The question of same-sex marriage landed in the Supreme Court this past week, and marriage equality supporters are hoping for a landmark ruling that will legalize same-sex marriage. If it happens, it’ll be one in a series of history-making Supreme Court rulings. But how does it work? Does the Supreme Court have the power to change the culture, or does our culture influence the decisions of the justices? NYU law professor Barry Friedman has written a book on that very question. He tells Bob that for the most part, the Supreme Court tries to shape their decisions according to what the public wants. 

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Remembering Anthony Lewis

Friday, March 29, 2013

Anthony Lewis passed away this week at 85 after a long and storied career covering the Supreme Court for The New York Times. In a segment originally aired in 2008, Brooke spoke with Lewis about his book Freedom for the Thought We Hate, an examination of the First Amendment. He explained that the amendment that governs free speech and the press might not be as familiar as we think.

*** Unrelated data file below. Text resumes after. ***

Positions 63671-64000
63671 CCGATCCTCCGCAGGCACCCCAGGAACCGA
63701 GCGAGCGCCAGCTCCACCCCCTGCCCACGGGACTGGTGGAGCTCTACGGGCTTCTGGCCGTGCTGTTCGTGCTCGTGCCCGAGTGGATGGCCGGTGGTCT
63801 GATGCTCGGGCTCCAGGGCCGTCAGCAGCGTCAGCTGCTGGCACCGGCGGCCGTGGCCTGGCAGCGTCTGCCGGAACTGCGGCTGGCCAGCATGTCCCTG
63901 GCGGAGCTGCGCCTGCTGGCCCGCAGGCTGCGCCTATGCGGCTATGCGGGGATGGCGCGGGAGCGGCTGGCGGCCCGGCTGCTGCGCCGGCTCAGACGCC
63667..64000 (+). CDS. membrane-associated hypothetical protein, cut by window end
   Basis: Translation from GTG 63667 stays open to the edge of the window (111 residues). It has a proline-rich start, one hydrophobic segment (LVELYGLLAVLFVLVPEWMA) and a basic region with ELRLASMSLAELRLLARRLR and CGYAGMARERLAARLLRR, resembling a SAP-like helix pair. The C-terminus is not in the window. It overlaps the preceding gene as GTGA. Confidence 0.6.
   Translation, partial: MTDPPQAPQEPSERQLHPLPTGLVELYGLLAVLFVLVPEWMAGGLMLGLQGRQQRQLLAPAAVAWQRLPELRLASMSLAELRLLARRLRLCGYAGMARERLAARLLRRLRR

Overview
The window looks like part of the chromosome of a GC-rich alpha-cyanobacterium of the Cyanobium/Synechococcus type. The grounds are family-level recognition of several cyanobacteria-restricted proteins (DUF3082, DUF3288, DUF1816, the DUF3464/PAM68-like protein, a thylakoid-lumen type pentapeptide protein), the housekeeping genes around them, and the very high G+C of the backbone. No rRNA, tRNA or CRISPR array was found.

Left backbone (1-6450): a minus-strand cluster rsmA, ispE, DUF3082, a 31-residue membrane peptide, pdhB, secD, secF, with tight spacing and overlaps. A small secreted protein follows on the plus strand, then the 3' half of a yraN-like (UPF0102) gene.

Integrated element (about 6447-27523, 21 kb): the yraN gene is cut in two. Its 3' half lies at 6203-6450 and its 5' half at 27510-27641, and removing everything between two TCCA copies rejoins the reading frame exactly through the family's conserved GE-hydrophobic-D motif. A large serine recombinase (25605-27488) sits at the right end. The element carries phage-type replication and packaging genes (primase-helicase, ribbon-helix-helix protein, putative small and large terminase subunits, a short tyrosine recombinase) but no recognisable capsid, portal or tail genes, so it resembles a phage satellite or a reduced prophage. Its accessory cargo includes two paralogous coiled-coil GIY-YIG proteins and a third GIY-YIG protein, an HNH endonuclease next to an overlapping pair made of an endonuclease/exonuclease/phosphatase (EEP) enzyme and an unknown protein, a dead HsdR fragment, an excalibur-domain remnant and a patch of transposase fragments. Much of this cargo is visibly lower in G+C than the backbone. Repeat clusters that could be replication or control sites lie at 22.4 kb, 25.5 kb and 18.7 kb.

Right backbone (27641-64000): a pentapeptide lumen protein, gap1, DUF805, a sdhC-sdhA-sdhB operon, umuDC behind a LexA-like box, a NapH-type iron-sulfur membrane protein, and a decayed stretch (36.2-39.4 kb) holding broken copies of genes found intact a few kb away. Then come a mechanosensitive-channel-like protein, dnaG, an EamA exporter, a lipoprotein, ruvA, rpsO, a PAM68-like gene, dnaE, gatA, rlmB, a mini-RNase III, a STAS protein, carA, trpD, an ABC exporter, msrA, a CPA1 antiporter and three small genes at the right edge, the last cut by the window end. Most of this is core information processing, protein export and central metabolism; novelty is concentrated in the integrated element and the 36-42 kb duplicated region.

Oddisee - Frostbite

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The Legacy of a Filibuster

Friday, March 29, 2013

In early March, Kentucky Senator Rand Paul used a 13-hour filibuster to draw attention to the Obama Administration's drone programs. This week, Slate's David Weigel noticed that public opinion about drones has changed significantly since that filibuster. Bob spoke with Weigel about the connection.

Errors - Tusk

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The State of the News Media

Friday, March 22, 2013

This week, the Pew Project for Excellence in Journalism released its annual “State of the News Media” report, detailing the health, or in this case the frailty, of mainstream US media online and off. The report contained a litany of grim statistics about the consumption and economics of news. Bob talks to Pew Associate Director Mark Jurkowitz, who says the situation isn’t is bleak as it could be.


Beastie Boys - Multilateral Nuclear Disarmament

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Infamous Internet Troll "Weev" Goes to Jail

Friday, March 22, 2013

Infamous internet troll Andrew “weev” Auernheimer was sentenced to three and a half years in prison this week. He was prosecuted under the controversial Computer Fraud and Abuse Act, which critics call too stringent and punitive. Bob talks to Gawker writer Adrian Chen about whether Weev's prosecution will undermine attempts to reform the CFAA.